Published — Wednesday 13 February 2013
Last update 13 February 2013 3:50 am
DAMASCUS: Fighters yesterday overran a military air base and captured warplanes, a day after seizing control of Syria’s largest dam as they pushed an assault on strategic targets in the north of the country.
The military advance came as prospects for a political solution to Syria’s civil war faded and as UN Secretary-General Ban Ki-moon urged President Bashar Assad’s regime to accept an offer of dialogue by an opposition leader.
The Syrian Observatory for Human Rights said the fighters captured a military airport in Al-Hajar in Aleppo province, and in the process seized for the first time a fleet of deployable warplanes including MiG fighter jets.
During their assault on the airport, the fighters killed, injured or imprisoned some 40 troops, the Britain-based watchdog said, adding that the rest of the troops pulled out, leaving behind ammunition and warplanes.
Soon afterwards, the air force used fighter jets to bombard the airport to try to dislodge fighters there, the A military source in Aleppo confirmed the capture “after 48 hours of fierce combat,” but downplayed the importance of Al-Jarrah.
“It is a very small airport, used for training purposes,” he said. “There are only small amounts of unusable ammunition left there, and several planes that have long been out of action.”
The Observatory said the fighters captured “dozens of fighter jets, most of them type MiG 17, and others type Sukhoi L39.”
Activists meanwhile reported the launch of offensives on the Aleppo international airport and Nayrab military airport nearby, although the military source denied any such assaults. The Observatory meanwhile also reported a capture of the main road linking Aleppo province to neighboring Raqa, and a checkpoint near Aleppo’s airport.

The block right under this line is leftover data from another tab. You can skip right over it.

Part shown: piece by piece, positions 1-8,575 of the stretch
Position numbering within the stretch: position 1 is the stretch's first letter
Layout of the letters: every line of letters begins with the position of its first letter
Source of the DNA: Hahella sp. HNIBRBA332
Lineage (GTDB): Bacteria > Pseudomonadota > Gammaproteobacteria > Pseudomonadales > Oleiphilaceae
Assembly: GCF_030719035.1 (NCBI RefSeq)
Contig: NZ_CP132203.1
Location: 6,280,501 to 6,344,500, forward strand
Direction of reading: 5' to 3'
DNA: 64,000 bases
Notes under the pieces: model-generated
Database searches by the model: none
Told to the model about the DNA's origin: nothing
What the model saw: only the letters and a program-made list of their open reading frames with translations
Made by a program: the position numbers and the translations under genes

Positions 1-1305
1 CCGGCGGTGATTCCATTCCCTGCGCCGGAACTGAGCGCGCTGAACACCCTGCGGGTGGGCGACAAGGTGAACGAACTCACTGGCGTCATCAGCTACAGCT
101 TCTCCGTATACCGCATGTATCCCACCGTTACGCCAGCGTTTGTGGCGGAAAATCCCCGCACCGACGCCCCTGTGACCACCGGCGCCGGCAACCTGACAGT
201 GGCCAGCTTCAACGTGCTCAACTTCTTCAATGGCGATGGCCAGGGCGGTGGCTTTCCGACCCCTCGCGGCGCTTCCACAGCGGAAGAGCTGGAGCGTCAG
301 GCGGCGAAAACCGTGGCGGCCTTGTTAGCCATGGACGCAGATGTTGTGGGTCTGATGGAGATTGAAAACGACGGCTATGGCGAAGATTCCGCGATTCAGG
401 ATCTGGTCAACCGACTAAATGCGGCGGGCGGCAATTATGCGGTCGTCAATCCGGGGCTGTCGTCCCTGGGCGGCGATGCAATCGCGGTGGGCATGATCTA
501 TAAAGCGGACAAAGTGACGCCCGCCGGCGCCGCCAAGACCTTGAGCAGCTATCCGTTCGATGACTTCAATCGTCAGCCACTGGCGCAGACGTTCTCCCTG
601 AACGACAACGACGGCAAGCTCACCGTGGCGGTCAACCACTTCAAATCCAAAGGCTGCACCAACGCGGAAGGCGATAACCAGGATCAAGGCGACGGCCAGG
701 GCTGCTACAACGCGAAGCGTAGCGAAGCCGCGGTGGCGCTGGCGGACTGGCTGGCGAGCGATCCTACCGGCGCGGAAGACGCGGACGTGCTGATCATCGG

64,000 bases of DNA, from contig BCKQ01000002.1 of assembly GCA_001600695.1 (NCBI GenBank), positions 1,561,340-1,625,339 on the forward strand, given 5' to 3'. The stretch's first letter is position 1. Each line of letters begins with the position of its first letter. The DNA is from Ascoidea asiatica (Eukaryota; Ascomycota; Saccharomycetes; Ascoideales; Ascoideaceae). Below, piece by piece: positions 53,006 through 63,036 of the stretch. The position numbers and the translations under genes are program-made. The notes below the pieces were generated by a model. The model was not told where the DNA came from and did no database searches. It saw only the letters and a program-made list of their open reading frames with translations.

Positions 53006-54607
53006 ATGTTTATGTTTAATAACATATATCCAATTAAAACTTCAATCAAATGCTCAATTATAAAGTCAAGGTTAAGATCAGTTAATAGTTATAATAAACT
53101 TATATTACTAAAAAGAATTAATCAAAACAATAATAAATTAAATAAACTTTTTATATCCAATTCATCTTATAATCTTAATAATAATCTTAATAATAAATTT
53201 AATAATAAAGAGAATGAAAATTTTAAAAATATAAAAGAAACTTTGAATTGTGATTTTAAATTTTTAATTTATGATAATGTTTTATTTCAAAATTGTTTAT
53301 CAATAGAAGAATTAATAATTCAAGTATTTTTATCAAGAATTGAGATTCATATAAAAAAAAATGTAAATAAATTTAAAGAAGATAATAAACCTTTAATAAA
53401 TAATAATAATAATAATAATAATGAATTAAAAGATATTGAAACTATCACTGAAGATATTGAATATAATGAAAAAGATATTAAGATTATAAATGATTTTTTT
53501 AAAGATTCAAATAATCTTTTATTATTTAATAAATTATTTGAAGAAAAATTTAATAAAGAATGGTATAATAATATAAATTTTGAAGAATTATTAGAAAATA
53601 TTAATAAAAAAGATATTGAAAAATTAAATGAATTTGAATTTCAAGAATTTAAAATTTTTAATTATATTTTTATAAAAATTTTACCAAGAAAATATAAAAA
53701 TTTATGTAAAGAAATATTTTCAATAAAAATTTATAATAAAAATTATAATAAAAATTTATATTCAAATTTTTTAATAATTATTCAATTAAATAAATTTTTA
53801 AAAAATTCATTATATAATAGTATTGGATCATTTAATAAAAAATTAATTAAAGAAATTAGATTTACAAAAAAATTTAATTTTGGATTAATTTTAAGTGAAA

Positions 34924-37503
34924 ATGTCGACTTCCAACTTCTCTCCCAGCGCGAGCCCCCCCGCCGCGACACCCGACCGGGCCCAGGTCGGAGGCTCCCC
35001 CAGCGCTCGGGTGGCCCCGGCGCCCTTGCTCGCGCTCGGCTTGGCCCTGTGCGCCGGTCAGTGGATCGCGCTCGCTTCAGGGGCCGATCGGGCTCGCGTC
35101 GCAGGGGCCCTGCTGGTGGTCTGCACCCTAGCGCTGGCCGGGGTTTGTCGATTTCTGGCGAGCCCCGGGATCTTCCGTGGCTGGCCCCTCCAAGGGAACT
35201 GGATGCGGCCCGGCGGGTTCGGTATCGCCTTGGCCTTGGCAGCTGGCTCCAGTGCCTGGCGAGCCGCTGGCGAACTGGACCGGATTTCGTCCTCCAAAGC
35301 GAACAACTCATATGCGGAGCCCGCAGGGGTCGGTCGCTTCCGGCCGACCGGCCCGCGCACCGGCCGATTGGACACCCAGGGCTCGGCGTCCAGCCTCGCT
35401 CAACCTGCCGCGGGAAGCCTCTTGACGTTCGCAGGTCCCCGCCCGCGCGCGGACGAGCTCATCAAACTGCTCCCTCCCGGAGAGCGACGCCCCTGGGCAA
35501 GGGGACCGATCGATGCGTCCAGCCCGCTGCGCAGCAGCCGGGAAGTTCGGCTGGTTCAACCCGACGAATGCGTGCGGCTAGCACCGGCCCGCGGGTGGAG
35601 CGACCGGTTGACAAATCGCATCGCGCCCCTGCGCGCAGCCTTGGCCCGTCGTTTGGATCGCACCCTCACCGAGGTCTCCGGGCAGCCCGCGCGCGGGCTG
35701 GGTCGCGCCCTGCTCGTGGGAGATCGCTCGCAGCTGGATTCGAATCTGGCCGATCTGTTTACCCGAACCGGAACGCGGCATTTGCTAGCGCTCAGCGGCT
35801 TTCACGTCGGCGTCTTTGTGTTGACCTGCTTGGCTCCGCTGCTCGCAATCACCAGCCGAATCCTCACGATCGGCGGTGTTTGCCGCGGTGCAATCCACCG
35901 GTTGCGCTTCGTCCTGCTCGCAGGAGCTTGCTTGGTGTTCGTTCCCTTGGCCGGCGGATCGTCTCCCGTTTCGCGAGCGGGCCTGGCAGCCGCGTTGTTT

Activists in Aleppo have told AFP that fighters in the north have shifted their focus from city battles to the capture of military airports and bases. “They are important because they are an instant source of ammunition and supplies, and because their capture means putting out of action the warplanes used to bombard us,” Aleppo-based activist Abu Hisham said via the Internet.
While the fighters have notched up victories in northern and eastern Syria they have yet to take a major city in the war-ravaged country almost two years into the revolution.
The capture of Al-Jarrah airport came just over a month after fighters overran Taftanaz airbase, the largest in northern Syria.
Amateur video shot by fighters overrunning Al-Jarrah and distributed via the Internet showed a fleet of warplanes lining the airport’s runways.
“Thank God, Ahrar Al-Sham overrun the military airport” at Al-Jarrah, said an unidentified cameraman who shot a video at the site.
“MiG warplanes are now in the hands of Ahrar Al-Sham. And here is the ammunition,” the cameraman added, filming two Russian-made fighter jets similar to those used by the army since last summer to bombard targets.